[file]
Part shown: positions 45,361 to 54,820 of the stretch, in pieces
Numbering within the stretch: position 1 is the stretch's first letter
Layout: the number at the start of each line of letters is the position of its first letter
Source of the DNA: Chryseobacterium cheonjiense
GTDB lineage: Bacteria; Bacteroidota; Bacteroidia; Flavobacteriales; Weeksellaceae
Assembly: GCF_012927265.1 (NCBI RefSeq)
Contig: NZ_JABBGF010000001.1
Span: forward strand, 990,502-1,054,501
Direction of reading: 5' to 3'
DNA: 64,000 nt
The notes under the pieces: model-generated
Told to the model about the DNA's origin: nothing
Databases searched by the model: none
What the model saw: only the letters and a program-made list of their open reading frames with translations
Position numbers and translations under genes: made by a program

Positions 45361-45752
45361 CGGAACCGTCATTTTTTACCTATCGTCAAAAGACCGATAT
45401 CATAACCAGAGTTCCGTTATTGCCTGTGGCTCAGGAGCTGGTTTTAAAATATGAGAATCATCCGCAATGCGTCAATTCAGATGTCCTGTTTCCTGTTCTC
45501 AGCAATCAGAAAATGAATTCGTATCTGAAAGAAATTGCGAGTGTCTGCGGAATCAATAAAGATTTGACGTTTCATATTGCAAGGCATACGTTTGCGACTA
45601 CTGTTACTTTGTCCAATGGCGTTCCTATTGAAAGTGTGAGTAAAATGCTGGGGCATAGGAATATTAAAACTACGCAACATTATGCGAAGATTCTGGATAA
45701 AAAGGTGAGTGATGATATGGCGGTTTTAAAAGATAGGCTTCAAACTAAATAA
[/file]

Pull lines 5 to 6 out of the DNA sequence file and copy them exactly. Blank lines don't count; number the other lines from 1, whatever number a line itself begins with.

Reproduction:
GTDB lineage: Bacteria; Bacteroidota; Bacteroidia; Flavobacteriales; Weeksellaceae
Assembly: GCF_012927265.1 (NCBI RefSeq)